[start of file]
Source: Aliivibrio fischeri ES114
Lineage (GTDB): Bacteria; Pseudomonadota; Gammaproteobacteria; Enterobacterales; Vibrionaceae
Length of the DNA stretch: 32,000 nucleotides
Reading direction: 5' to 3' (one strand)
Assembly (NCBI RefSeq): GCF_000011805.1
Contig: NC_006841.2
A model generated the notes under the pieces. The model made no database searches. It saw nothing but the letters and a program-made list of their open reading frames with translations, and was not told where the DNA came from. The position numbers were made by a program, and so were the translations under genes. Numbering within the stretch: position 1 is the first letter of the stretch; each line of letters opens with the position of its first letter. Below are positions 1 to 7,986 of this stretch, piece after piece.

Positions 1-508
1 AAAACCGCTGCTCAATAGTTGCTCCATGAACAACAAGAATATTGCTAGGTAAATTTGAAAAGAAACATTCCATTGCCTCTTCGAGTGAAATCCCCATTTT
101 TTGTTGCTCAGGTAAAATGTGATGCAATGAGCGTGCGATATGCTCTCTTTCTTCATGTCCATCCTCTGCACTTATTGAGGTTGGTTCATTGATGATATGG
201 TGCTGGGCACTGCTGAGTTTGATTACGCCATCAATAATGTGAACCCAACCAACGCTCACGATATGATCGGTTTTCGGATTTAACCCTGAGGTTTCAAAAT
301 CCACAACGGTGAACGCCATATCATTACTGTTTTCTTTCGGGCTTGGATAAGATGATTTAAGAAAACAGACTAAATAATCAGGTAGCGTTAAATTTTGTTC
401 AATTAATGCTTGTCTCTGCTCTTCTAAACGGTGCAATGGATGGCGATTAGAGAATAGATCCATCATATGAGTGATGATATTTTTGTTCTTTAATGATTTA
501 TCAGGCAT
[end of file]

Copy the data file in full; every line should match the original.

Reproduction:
Source: Aliivibrio fischeri ES114
Lineage (GTDB): Bacteria; Pseudomonadota; Gammaproteobacteria; Enterobacterales; Vibrionaceae
Length of the DNA stretch: 32,000 nucleotides
Reading direction: 5' to 3' (one strand)
Assembly (NCBI RefSeq): GCF_000011805.1
Contig: NC_006841.2
A model generated the notes under the pieces. The model made no database searches. It saw nothing but the letters and a program-made list of their open reading frames with translations, and was not told where the DNA came from. The position numbers were made by a program, and so were the translations under genes. Numbering within the stretch: position 1 is the first letter of the stretch; each line of letters opens with the position of its first letter. Below are positions 1 to 7,986 of this stretch, piece after piece.

Positions 1-508
1 AAAACCGCTGCTCAATAGTTGCTCCATGAACAACAAGAATATTGCTAGGTAAATTTGAAAAGAAACATTCCATTGCCTCTTCGAGTGAAATCCCCATTTT
101 TTGTTGCTCAGGTAAAATGTGATGCAATGAGCGTGCGATATGCTCTCTTTCTTCATGTCCATCCTCTGCACTTATTGAGGTTGGTTCATTGATGATATGG
201 TGCTGGGCACTGCTGAGTTTGATTACGCCATCAATAATGTGAACCCAACCAACGCTCACGATATGATCGGTTTTCGGATTTAACCCTGAGGTTTCAAAAT
301 CCACAACGGTGAACGCCATATCATTACTGTTTTCTTTCGGGCTTGGATAAGATGATTTAAGAAAACAGACTAAATAATCAGGTAGCGTTAAATTTTGTTC
401 AATTAATGCTTGTCTCTGCTCTTCTAAACGGTGCAATGGATGGCGATTAGAGAATAGATCCATCATATGAGTGATGATATTTTTGTTCTTTAATGATTTA
501 TCAGGCAT